As the offseason progresses, it would seem the Baltimore Ravens are losing a lot and gaining very little. They lost Ben Grubbs, arguably their best offensive lineman last year, Cory Redding, an underrated defensive end, and Jarret Johnson, an outside linebacker who has been solid at the position opposite Terrell Suggs for quite a few years.

If I could say anything to Ravens fans, I would say this: it’s ok. This has happened before. Following the 2008 season, they lost Bart Scott and Jason Brown, who I would argue were even more important to the 2008 team than the three aforementioned players had on the 2011 squad. More importantly, they are very replaceable. Let’s find out why.

First of all, Cory Redding and Jarret Johnson leaving aren’t even half as devastating as it may seem (if at all) as it might be at first glance. Both were fan favorites, but on the field, their production isn’t unprecedented.

Redding decided to join forces with new Colts head coach Chuck Pagano, who was the Ravens defensive coordinator. Johnson signed on with San Diego, which was somewhat unexpected, but San Diego has a greater need for him.

Last year, there was a lot of pressure on Cory Redding, as the Ravens main need was seen as pass rusher, and mock drafts often analyzed “the Ravens need _______, Cory Redding isn’t getting it done at defensive end”. Redding, however, had a workmanlike 2011, with 43 tackles and 4 ½ sacks. It wasn’t a Pro Bowl worthy year, but it was very much an admirable effort. That said, it was inevitable going in that Redding would be gone following the 2011 season, so having guys like Pernell McPhee and Paul Kruger to back him up really helps. As a rookie, McPhee won over many Ravens fans; as a situational pass rusher, he recorded six sacks, forced a fumble, and deflected two passes. Kruger, as a third year defensive end, finally made a splash last year. In his first two years, he recorded one sack, one interception, and 12 tackles. In 2011, he had 15 tackles and 5 ½ sacks.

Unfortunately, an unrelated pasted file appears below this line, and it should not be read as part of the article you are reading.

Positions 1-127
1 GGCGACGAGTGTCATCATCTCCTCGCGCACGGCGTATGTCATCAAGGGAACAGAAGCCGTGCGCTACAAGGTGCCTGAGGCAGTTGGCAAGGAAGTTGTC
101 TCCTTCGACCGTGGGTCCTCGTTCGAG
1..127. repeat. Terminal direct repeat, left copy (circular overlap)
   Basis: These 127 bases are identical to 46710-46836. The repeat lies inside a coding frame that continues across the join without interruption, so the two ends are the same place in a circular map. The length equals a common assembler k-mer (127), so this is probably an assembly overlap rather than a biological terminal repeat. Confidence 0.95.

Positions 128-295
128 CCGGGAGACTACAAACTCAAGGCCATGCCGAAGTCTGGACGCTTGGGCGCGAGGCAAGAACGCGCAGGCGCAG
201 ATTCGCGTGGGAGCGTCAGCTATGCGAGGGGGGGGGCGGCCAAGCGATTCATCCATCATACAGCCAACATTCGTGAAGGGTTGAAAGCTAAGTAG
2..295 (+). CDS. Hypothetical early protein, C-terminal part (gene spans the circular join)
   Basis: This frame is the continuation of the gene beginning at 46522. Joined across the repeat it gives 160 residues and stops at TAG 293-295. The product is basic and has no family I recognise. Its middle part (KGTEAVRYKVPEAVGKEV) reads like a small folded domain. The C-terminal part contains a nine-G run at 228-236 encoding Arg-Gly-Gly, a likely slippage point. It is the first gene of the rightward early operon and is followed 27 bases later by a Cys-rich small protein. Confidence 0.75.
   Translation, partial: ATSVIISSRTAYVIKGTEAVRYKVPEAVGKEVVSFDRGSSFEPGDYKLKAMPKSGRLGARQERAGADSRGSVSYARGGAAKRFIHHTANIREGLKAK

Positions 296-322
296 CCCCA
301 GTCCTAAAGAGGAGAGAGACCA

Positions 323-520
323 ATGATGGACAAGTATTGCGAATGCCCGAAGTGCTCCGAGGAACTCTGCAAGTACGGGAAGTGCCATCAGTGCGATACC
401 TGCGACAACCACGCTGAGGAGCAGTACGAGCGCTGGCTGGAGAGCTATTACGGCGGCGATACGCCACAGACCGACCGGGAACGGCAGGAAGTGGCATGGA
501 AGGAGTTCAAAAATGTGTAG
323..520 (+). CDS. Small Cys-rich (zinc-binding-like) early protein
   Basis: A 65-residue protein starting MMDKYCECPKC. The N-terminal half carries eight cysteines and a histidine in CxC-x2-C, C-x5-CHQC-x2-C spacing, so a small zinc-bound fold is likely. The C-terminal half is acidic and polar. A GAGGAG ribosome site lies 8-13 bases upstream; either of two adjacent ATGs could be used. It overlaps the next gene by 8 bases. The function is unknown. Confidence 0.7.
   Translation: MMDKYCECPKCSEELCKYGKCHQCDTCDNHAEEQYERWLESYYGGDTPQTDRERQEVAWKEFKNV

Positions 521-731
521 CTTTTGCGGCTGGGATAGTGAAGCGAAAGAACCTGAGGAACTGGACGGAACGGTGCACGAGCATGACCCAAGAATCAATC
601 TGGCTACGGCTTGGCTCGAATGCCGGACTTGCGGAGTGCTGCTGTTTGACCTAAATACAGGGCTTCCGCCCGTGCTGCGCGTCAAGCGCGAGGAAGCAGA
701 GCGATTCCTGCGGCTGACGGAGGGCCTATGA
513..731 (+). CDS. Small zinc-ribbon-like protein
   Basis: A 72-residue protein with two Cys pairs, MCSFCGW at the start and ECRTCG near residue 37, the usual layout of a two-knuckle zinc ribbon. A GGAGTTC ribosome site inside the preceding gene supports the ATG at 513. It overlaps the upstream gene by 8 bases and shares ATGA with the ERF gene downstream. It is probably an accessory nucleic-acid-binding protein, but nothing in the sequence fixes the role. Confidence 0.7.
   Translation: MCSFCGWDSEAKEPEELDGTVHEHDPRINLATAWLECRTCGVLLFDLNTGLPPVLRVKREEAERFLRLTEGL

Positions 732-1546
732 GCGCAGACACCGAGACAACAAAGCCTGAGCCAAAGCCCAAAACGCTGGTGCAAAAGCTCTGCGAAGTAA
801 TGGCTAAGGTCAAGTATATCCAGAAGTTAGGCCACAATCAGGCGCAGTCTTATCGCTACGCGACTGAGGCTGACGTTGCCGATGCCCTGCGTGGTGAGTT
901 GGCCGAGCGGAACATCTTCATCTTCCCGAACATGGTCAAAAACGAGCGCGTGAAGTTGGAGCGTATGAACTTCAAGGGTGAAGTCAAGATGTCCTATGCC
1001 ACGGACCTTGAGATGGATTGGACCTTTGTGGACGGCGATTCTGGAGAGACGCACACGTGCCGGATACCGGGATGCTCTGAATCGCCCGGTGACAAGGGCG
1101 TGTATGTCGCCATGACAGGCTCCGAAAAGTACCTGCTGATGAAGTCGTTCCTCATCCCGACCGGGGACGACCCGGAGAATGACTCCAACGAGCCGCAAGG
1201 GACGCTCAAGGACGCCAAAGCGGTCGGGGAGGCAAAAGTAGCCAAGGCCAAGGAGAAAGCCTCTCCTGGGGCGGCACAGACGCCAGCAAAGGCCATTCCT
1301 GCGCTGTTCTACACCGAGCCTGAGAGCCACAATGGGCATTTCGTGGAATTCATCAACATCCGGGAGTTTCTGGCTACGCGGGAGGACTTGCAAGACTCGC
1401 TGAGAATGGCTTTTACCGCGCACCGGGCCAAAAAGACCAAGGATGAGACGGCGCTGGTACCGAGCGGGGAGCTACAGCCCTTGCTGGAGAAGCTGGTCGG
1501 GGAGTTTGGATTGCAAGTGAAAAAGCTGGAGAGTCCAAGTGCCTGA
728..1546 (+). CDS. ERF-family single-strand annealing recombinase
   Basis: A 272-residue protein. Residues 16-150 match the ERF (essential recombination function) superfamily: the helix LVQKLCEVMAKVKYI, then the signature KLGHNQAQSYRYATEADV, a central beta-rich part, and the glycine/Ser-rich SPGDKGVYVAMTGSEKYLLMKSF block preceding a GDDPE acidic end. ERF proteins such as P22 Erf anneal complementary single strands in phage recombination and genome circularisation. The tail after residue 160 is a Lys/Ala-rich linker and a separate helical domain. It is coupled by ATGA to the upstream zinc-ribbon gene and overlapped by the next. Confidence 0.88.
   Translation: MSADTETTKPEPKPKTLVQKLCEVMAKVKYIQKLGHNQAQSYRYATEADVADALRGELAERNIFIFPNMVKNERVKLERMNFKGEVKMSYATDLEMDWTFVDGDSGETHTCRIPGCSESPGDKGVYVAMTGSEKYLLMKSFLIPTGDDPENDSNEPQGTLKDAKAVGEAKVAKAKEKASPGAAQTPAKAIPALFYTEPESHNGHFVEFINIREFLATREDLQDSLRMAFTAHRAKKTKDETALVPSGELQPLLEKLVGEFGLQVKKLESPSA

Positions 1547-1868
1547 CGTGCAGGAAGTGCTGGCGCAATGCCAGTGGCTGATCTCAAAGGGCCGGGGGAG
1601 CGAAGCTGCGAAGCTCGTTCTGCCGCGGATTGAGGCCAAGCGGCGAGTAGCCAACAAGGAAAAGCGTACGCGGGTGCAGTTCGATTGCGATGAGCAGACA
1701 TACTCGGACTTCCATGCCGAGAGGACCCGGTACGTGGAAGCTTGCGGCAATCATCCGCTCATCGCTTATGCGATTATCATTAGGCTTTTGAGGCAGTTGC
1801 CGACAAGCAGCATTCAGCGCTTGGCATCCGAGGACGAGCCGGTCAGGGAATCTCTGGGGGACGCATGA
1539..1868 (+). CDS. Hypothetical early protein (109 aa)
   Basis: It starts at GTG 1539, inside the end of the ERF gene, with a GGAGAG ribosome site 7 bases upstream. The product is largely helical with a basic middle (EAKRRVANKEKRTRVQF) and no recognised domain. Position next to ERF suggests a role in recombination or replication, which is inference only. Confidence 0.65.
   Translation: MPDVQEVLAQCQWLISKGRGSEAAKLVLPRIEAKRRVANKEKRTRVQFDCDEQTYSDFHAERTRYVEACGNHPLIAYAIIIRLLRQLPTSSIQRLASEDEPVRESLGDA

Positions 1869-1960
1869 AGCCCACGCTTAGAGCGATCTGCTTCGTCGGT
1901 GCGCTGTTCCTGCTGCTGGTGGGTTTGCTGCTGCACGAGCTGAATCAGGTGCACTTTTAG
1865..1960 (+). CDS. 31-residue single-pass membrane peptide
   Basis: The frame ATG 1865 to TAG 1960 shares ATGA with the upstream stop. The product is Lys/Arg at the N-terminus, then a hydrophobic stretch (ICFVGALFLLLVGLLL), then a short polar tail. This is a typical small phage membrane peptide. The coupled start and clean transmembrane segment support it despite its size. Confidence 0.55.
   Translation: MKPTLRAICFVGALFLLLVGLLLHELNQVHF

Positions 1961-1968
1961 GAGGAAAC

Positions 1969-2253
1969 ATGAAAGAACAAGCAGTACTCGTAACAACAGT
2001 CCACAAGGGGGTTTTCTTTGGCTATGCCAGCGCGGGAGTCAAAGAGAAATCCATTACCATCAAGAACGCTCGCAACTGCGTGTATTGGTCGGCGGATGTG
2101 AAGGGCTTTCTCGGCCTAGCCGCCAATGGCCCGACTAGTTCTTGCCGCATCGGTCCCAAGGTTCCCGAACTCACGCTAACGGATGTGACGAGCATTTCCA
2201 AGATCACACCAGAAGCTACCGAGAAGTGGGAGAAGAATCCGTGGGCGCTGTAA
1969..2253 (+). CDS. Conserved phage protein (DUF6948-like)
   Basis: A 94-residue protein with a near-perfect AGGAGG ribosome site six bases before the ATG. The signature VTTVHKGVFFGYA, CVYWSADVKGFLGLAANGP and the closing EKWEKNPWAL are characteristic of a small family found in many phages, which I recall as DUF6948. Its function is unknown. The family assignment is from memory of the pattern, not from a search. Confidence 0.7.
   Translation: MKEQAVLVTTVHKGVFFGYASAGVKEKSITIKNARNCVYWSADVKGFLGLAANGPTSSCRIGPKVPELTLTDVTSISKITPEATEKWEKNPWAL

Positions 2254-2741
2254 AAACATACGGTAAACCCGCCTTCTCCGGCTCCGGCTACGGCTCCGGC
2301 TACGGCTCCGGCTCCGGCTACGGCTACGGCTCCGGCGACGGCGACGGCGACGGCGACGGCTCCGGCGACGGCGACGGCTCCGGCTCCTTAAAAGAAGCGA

The Ravens made virtually no effort to retain Redding, a proven veteran, which shows (to me, at least) that the organization believes McPhee or Kruger (or both) can take over the reigns at defensive end.